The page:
But life goes on, we take our distance from the sufferings out there so that we don't go crazy, and then what? Well I try to be mindful of now, of who is with me or what is around me, and of the larger picture too. I assume most people do this: travel in and out, from the immediate to the larger world and back. But appreciating the moment is a vital part of finding a balance. We can luxuriate in the beauty of the day or of a painting, or kick up our heels at a party, even as we know that the dark and painful is always happening too, in places far and near...
Being present to strangers, for example to the guy begging in the market, or to the old man who collects bottles - skinny and hard-working, hauling his cart behind him down the sidewalk - having conversation with them and seeing each as a person rather than a cog in the landscape, is the place to start, for me. So the effort for me is to slow down and take notice, real notice.
This reminds of a couple named Adrienne and Rick, from Nanaimo. They have been working at the micro level for nine years, always helping children: taking money to an orphanage in Cambodia; and to Karen and Burmese refugee children on the Thai border; and to other people in need in other parts of Cambodia. They look to see what's needed, flip-flops for kids, or notebooks, or help with building a clinic or a school, and after consultation they give money and time and labour directly to those who need it. They are the best example I know of people making a difference by giving targeted mindful help and respect to others.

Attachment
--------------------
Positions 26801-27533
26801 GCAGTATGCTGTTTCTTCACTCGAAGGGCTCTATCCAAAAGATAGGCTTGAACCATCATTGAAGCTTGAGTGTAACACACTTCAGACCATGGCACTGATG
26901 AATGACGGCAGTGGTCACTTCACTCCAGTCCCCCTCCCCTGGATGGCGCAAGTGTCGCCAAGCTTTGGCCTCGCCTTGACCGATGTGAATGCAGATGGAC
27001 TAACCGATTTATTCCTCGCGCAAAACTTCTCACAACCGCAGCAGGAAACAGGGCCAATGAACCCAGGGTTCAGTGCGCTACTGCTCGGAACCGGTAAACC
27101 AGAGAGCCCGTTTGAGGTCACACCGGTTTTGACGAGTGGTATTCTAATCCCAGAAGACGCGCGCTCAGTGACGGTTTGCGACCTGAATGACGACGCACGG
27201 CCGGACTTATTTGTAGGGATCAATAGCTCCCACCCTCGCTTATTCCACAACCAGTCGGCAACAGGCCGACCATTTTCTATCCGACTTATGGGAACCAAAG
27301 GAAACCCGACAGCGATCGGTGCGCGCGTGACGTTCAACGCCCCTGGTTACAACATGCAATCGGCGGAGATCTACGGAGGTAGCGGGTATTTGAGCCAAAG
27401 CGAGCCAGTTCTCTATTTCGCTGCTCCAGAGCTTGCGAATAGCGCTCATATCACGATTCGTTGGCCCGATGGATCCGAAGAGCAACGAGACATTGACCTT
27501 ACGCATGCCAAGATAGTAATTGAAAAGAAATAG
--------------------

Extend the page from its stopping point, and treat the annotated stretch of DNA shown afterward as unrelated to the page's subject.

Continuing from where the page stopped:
This is also the time of year when those of us in the colder parts of the northern hemisphere need to assert our confidence that the sun will come back and life will spring anew. For us a big part of that assertion comes through dancing. The other night we had our winter dancing party. The music was DJ'd by two young friends, Emily and Ian, who each did two sets. There was music solidly from eight until 1.30 in the morning, and it was wonderful. Lots of young people, as well as forty-somethings and up, all dancing, engaging, caught up in the moment: what better way to affirm life in the often gloomy prognostications of the coldest darkest time of the year?